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Connectors● Middleware connects components

● Hardware (CPU instructions)● OS infrastructure (pipes, shared-memory)● Domain specific middleware (CORBA, HTTP, etc.)

● Different communication patterns and protocols● Point-to-point● Broadcast● Multicast● HTTP / REST● CORBA (IIOP), SOAP● AMQP

● Use different notation for different types of connectors

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Modular View

• Often logical• Often combined

with a component/ connector view

• Can be a software design view

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Allocation View

• Describes the allocation of functional objects to computational components within the system, permits analysis of performance and used to verify satisfaction of requirements

• Often used by integrators and system engineers

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Data View

• The data model• May be relational,

may not

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Example: Student Survey

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Architecture Styles● Design Patterns for Software

Architectures● Best practices to solve common

problems● Architecture is a combination of many● Module View (Software Design):

● Decomposition● Uses● Generalization● Layered

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Examples of architectural styles and patterns

• Blackboard• Client–server model (2-tier, n-tier, Peer-to-peer, cloud computing all use this model)• Database-centric architecture (broad division can be made for programs which have database at its center and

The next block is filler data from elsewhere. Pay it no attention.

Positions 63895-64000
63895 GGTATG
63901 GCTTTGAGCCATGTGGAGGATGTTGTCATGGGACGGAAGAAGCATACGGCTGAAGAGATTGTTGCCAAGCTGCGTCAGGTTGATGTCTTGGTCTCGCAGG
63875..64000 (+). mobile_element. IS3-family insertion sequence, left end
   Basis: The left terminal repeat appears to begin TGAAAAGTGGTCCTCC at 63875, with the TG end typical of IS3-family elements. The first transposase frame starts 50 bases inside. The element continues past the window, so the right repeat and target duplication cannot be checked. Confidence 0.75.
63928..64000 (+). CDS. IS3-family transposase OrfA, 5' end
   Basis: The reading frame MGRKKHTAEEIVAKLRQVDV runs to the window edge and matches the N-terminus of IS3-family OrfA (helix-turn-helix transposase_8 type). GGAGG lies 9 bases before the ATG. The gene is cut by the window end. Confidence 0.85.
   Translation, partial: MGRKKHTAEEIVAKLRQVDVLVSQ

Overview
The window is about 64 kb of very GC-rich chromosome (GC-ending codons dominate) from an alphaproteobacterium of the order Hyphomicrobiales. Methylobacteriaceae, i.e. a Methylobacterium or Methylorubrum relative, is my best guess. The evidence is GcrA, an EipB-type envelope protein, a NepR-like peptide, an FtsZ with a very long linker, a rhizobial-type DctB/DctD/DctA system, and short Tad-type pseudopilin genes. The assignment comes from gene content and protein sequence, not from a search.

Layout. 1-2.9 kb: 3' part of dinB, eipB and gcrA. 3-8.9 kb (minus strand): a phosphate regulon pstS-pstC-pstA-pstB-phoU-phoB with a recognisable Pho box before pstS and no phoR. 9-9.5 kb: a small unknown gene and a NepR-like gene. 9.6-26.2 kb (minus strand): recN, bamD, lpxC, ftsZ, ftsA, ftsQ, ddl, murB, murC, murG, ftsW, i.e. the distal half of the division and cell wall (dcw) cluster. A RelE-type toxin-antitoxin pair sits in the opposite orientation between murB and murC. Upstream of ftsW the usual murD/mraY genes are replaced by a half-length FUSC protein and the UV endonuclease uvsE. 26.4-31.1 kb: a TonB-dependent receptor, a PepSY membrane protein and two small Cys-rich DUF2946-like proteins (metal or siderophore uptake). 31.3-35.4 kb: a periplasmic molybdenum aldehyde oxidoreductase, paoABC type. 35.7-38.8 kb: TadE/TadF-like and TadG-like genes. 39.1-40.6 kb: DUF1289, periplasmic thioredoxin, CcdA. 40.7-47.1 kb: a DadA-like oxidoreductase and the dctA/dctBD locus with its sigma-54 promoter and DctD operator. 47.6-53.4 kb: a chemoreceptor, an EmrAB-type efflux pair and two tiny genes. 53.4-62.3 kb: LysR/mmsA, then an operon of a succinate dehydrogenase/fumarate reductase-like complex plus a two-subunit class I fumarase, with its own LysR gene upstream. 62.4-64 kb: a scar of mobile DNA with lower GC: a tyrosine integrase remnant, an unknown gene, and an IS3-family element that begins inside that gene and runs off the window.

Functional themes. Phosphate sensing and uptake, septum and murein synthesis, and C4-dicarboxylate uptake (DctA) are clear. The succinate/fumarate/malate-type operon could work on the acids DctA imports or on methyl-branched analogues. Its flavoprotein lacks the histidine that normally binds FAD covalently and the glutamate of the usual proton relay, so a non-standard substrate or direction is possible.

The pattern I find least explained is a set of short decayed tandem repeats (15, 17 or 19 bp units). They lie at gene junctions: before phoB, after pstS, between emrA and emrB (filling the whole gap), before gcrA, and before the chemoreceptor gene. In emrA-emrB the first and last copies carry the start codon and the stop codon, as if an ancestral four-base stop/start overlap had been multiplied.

applications which don't have to rely on databases, E.g. desktop application programs, utility programs etc.)• Distributed computing• Event-driven architecture (Implicit invocation)• Front end and back end• Monolithic application• Peer-to-peer• Pipes and filters• Plug-in (computing)• Representational State Transfer• Rule evaluation• Search-oriented architecture• Service-oriented architecture (A pure SOA implements a service for every data access point.)• Shared nothing architecture• Software componentry• Space based architecture• Structured (Module-based but usually monolithic within modules)• Three-tier model (An architecture with Presentation, Business Logic and Database tiers)


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Pipe & Filter● Producer-consumer pattern● Good encapsulation● Asynchronous processing at

each component● Pipe connector responsible

for synchronization● Parallel processing

(Map/Reduce)● Document processing,

signal processing, ETL